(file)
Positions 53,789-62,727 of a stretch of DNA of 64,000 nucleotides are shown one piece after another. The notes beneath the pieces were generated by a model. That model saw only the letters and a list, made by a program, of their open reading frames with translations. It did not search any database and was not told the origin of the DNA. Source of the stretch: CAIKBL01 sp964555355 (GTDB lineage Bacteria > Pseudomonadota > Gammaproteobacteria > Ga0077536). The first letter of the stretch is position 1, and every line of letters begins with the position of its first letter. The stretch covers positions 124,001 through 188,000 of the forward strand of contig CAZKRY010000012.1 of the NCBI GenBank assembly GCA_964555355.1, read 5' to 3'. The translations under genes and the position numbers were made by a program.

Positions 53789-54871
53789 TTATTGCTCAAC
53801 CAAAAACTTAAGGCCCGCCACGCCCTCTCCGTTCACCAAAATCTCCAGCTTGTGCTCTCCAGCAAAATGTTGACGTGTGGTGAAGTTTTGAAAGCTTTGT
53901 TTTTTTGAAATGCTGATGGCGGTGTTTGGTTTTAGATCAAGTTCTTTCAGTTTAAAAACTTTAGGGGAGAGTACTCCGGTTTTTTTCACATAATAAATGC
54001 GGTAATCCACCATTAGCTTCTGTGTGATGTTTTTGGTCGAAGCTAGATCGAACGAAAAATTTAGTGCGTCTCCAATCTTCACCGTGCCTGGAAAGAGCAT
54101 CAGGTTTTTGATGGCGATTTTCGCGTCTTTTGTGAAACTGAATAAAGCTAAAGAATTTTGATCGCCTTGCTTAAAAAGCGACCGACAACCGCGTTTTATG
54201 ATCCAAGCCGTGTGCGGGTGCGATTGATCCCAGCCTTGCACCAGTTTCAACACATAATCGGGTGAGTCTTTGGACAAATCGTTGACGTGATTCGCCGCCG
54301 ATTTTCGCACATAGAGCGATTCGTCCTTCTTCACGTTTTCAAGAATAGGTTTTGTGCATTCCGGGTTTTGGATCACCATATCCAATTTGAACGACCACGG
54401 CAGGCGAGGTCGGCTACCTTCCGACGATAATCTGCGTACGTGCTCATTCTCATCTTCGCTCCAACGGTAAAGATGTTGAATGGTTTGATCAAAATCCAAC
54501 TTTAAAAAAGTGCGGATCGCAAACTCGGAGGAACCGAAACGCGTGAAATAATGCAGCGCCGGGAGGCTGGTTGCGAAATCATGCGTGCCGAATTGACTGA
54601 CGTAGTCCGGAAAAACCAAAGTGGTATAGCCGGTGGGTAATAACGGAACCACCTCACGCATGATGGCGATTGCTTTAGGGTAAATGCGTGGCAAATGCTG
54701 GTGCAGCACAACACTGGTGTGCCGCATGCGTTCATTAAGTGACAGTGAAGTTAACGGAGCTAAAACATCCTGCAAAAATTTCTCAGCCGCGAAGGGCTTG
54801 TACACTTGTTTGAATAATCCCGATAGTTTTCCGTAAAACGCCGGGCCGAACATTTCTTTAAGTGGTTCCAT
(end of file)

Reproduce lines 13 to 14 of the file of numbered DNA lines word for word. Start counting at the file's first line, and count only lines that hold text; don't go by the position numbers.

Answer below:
54701 GTGCAGCACAACACTGGTGTGCCGCATGCGTTCATTAAGTGACAGTGAAGTTAACGGAGCTAAAACATCCTGCAAAAATTTCTCAGCCGCGAAGGGCTTG
54801 TACACTTGTTTGAATAATCCCGATAGTTTTCCGTAAAACGCCGGGCCGAACATTTCTTTAAGTGGTTCCAT